It was also the vehicle for fascism, colonialism, perhaps stalinism (assuming that the story about Stalin’s favouring Russians above other ethnicities is true) etc.
In fact what happened is that in many places in the last three centuries there was an increase in the power and the centralisation of the state, both for good and for bad, was a tool for this; I’ll go a step further and I’ll say that mostly nationalism was created by the state (eg. by the creation of a sense of national identity threough school programs).

“England (as opposed to the UK as a whole) is the most crowded major country in Europe after a period of fairly high immigration and it is the home to seven or eight of the poorest cities in northwest Europe”
I’ll try to stay away as possible from the specifics of Brexit since this is not the correct thread, however choose between England and the UK, if your focus is England then also the UK would be illegitimate: the definition of the borders of the polity is the whole point of the discussion. (plus hey, we aren’t speaking of the center of Tokyo here, let’s get real)

“but it is also true that European Union makes it impossible to address any of these political problems by popular democratic means […] Inside Europe, no one you can elect can do anything about any of it”
No it isn’t true, what is true is just that most european elected shitty neoliberal politicians in their own countries, and therefore the policies of the EU end up being neoliberal. We can’t claim a “deficit of democracy” just because the other side won the elections.
Also: if britons choose to limit immigration from the EU this might (or might not) solve their problems, but it certainly doesn’t solve the problems of the Greek, Italian or Polish immigrant that is in search of a job, so again “democratic means” depend on where you choose to draw the border, if we take your argument to the extreme, then “sundown towns” would be ok. In my opinion true democracy implies no borders.

“There is certainly a cosmopolitan class that benefits from these arrangements”
There are capitalists that take advantage from the dissolution of the welfare state, cosmopolitanism has nothing to do with it; in fact, in my opinion “nationalism” is just a way to hide the class conflict behind a screen of “nationalist” conflict.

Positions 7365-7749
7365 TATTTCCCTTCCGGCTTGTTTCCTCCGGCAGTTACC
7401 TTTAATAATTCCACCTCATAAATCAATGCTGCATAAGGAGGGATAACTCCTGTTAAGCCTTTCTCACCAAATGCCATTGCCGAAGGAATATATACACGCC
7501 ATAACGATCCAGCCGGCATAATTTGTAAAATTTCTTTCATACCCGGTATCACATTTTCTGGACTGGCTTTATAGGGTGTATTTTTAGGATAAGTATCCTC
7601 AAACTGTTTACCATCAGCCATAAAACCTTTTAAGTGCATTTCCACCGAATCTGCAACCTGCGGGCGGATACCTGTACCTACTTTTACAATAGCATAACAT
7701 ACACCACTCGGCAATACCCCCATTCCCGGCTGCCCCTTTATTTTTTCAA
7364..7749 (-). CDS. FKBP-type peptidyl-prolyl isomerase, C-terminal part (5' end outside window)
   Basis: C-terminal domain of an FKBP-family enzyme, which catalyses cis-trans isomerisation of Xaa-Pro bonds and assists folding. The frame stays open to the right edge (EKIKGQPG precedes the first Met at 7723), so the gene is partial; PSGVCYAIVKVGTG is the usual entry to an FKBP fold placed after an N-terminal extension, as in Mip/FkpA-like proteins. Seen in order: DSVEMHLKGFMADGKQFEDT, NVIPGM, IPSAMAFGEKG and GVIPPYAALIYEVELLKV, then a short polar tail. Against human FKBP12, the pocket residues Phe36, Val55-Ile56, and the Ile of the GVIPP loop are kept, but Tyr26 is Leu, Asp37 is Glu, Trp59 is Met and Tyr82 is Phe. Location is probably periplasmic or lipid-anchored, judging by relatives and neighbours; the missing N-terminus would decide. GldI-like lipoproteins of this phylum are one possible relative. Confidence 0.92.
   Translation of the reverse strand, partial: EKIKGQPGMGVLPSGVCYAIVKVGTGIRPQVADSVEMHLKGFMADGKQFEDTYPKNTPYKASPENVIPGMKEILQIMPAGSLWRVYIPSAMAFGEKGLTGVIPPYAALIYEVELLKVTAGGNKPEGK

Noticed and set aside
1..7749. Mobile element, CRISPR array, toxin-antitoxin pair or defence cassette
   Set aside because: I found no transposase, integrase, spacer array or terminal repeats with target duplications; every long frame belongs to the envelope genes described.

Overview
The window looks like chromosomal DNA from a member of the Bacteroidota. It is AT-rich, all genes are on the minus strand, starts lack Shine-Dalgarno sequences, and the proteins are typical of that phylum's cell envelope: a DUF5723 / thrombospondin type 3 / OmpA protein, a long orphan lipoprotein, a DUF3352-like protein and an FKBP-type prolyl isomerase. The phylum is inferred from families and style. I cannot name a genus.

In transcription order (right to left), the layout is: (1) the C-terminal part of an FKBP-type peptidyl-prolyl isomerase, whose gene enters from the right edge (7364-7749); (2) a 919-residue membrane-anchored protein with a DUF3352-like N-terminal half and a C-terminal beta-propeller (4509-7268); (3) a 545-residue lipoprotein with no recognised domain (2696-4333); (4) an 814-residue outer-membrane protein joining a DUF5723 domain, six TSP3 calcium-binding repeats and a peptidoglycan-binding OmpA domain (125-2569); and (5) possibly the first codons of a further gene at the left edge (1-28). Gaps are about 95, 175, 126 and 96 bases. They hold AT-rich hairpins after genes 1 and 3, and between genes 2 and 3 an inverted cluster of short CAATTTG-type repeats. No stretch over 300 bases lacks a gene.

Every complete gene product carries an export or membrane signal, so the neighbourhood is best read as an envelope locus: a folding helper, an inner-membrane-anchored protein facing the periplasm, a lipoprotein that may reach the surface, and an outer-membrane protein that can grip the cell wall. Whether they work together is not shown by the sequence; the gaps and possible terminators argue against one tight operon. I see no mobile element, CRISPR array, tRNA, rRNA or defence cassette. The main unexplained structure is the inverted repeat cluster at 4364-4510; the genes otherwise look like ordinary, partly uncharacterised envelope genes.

“What I do not see is the logic of how “democratic” is supposed to work in a constitutional system where the state is circumscribed so severely vis a vis Capital and their Cosmopolitan hirelings.”
Well perhaps then the idea of governments with geographical boundaries that are smaller than the target markets of most corporations isn’t all that smart, since each government will be always weaker that the corporations it is supposed to check.

“The main arguments against Brexit seem to be that it is almost certainly going to be a hard Brexit, precisely because the neoliberal masters of Europe will want to punish Britain for trying to leave the straitjacket”
Eh no this is the main argument according to brexiters, the real problem is that the UK, in order to get some advantage from brexit, would need a deal so advantageous that it would be clearly disadvantageous for all the others in the EU, who aren’t chumps so they will not accept such a deal. For example if the UK wants to freely sell food in the EU, without any border, it is obvious that it has to respect EU food rules, and from the point of view of other EU countries it is also obvious that it can’t close its inner market to products from other EU countries by for example setting higer standards for food, so the choices are: